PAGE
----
Travellers Autobarn
Campervan Village
Cheapa Campa
Lets Go

National Parks in Sydney - Campervan Guide

Which are the best national parks to visit in New South Wales?

New South Wales is a land of natural beauty. Among its most prized treasures are its national parks, each offering a wealth of experiences for campervan travellers.

The Blue Mountains National Park, located just a few hours from Sydney, is renowned for its dramatic sandstone cliffs, lush eucalyptus forests, and cascading waterfalls. Catering for nature lovers and adventure seekers alike, the park offers numerous hiking trails and rock climbing opportunities. One of the park's highlights is the iconic Three Sisters rock formation, which holds great significance for the local Indigenous people. And for a thrilling experience, hop aboard the Scenic Railway, the steepest passenger railway in the world.

The Royal National Park, located south of Sydney, is a paradise for those seeking the tranquillity of nature. The sandy beaches and rainforest gullies are perfect for those seeking a bit of adventure. The Coast Track offers breathtaking views of the coastline and the opportunity to spot whales during migration season. And the famous Wedding Cake Rock, a striking white sandstone formation, is definitely worth a snap!

Kosciuszko National Park is a true masterpiece of nature. Located in the Snowy Mountains, this park is home to Australia's highest peak, Mount Kosciuszko. In the winter, the park is a haven for skiers and snowboarders, while in the summer, it offers endless opportunities for hiking, mountain biking, horse riding and camping. No matter the season, the park is a testament to the breathtaking beauty of the Australian landscape.

How much is campervan entry to a national park in NSW? Are any permits required?

The NSW National Parks and Wildlife Service (NPWS) requires an entry permit for 45 of its 893 national parks and reserves. The prettiest, most popular parks tend to fall within that list; be prepared to pay at some point.

Thankfully, entry permits range from a reasonable $8 to $12 per vehicle—the precise price depends on the park. Some parks have self-registration boxes that require exact change, while others use on-site ticket machines that accept card payments.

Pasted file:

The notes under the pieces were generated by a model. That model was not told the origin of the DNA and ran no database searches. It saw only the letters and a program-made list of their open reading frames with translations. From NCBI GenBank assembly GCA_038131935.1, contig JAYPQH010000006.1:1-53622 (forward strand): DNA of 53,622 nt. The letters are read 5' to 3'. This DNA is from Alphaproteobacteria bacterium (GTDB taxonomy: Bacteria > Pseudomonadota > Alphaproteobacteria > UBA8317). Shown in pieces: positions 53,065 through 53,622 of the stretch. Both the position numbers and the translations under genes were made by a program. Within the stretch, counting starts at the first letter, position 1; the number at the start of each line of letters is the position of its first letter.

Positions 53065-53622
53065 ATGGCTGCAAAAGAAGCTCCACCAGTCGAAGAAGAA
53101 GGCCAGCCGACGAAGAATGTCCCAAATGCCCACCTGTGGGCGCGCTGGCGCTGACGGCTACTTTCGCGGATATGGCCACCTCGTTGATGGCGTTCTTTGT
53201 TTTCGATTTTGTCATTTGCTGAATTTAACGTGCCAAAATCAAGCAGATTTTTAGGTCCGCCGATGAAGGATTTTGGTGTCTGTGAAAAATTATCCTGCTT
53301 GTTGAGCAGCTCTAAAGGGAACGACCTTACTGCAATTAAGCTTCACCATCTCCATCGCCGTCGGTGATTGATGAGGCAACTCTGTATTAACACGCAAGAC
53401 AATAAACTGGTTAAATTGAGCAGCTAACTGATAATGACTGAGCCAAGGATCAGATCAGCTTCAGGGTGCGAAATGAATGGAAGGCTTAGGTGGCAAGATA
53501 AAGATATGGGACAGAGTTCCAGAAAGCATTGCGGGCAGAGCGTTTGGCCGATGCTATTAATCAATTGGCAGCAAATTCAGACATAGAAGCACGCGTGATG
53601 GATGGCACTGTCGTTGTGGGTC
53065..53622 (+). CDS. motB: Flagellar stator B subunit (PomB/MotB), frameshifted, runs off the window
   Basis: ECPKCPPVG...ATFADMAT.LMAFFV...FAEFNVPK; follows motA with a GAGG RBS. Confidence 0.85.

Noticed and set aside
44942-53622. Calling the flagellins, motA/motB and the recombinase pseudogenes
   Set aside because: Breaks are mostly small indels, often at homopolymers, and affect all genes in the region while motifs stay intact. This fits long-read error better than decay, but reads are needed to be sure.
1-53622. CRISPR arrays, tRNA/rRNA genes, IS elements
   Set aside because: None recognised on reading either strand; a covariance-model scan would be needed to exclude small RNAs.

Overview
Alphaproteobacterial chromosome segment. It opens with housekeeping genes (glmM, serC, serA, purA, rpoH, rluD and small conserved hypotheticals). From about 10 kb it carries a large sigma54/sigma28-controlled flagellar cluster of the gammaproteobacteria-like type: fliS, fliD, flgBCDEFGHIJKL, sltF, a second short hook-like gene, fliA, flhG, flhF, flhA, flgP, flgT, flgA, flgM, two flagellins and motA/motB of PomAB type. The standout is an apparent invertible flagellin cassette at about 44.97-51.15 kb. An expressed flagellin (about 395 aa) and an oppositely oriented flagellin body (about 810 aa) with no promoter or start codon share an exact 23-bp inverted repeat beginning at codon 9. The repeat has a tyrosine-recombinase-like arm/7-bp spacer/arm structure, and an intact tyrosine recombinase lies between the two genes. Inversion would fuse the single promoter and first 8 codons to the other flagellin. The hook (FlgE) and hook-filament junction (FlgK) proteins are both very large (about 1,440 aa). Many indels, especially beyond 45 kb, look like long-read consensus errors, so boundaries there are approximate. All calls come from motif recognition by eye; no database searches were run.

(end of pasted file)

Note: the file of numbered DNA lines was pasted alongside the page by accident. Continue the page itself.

Currently, 11 NSW national parks let you purchase digital day passes online. NPWS plans to roll the system out to all its remaining reserves soon.

If you plan on visiting multiple fee-collecting national parks, it might be worth getting an annual Multi Parks Pass. Costing $65, the pass allows unlimited entry into all NSW national parks except Kosciuszko. NPWS has implemented a digital annual park pass system—you no longer need to wait for a sticker to arrive in the mail.

Booderee National Park, once known as Jervis Bay National Park, is managed by Parks Australia, with entry fees starting from $4 per adult or $13 per vehicle. Entry passes can be purchased online or at the entrance to the park.

Australian seniors and concession card holders are entitled to discounts on all park passes in NSW.

In addition to entry permits, travellers need to pay camping fees should they wish to overnight inside a national park. Prices range from $6 to $45, depending on the campsite and the number of occupants.

The best spots book out well in advance, especially during peak periods like school holidays. Reserve online ahead of time so you don’t miss out.

Popular National Parks in Sydney

Waterfall Way (552 km North)

There’s nowhere better to go chasing waterfalls in NSW than this. Thundering cascades aside, the scenic inland drive passes quaint riverfront towns and jaw-dropping national parks. Venture into New England for moody tall tree forests or Dorrigo for waterfalls and dripping rainforest trails.

Kangaroo Valley (156 km South)

Nestled amid dramatic tree-studded mountains, this sweeping river-cut valley unfurls in a lush carpet of green. Hiking, cycling, and paddling let you admire the splendid setting while its laidback townsite oozes with rural charm.

The Southern Highlands (134 km South)

Savour a slice of country life in this tranquil food-producing zone. But don’t come expecting the outback—this fertile, high-altitude region comes blanketed in emerald green. World-class paddock-to-plate restaurants, technicoloured flower farms, and quaint rural towns abound.